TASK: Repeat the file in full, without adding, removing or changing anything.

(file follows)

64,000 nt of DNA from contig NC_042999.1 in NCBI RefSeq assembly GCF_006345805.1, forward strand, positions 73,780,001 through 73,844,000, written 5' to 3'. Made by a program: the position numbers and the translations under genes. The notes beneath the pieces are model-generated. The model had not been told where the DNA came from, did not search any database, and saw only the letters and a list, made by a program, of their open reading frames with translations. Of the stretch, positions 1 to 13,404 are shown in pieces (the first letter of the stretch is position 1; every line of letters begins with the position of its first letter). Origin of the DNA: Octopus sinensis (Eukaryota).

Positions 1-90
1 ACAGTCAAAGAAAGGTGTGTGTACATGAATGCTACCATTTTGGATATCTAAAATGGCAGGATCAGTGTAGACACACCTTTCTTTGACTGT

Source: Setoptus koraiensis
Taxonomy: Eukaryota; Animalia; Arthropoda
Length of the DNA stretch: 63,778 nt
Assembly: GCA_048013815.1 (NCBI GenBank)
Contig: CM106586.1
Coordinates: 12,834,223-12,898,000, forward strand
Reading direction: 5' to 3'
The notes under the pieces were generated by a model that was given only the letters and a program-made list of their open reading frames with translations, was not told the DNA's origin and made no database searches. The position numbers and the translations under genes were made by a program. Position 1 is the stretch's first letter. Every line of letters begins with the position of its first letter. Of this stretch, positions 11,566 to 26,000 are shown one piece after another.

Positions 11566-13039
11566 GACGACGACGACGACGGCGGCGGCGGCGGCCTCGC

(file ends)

64,000 nt of DNA from contig NC_042999.1 in NCBI RefSeq assembly GCF_006345805.1, forward strand, positions 73,780,001 through 73,844,000, written 5' to 3'. Made by a program: the position numbers and the translations under genes. The notes beneath the pieces are model-generated. The model had not been told where the DNA came from, did not search any database, and saw only the letters and a list, made by a program, of their open reading frames with translations. Of the stretch, positions 1 to 13,404 are shown in pieces (the first letter of the stretch is position 1; every line of letters begins with the position of its first letter). Origin of the DNA: Octopus sinensis (Eukaryota).

Positions 1-90
1 ACAGTCAAAGAAAGGTGTGTGTACATGAATGCTACCATTTTGGATATCTAAAATGGCAGGATCAGTGTAGACACACCTTTCTTTGACTGT

Source: Setoptus koraiensis
Taxonomy: Eukaryota; Animalia; Arthropoda
Length of the DNA stretch: 63,778 nt
Assembly: GCA_048013815.1 (NCBI GenBank)
Contig: CM106586.1
Coordinates: 12,834,223-12,898,000, forward strand
Reading direction: 5' to 3'
The notes under the pieces were generated by a model that was given only the letters and a program-made list of their open reading frames with translations, was not told the DNA's origin and made no database searches. The position numbers and the translations under genes were made by a program. Position 1 is the stretch's first letter. Every line of letters begins with the position of its first letter. Of this stretch, positions 11,566 to 26,000 are shown one piece after another.

Positions 11566-13039
11566 GACGACGACGACGACGGCGGCGGCGGCGGCCTCGC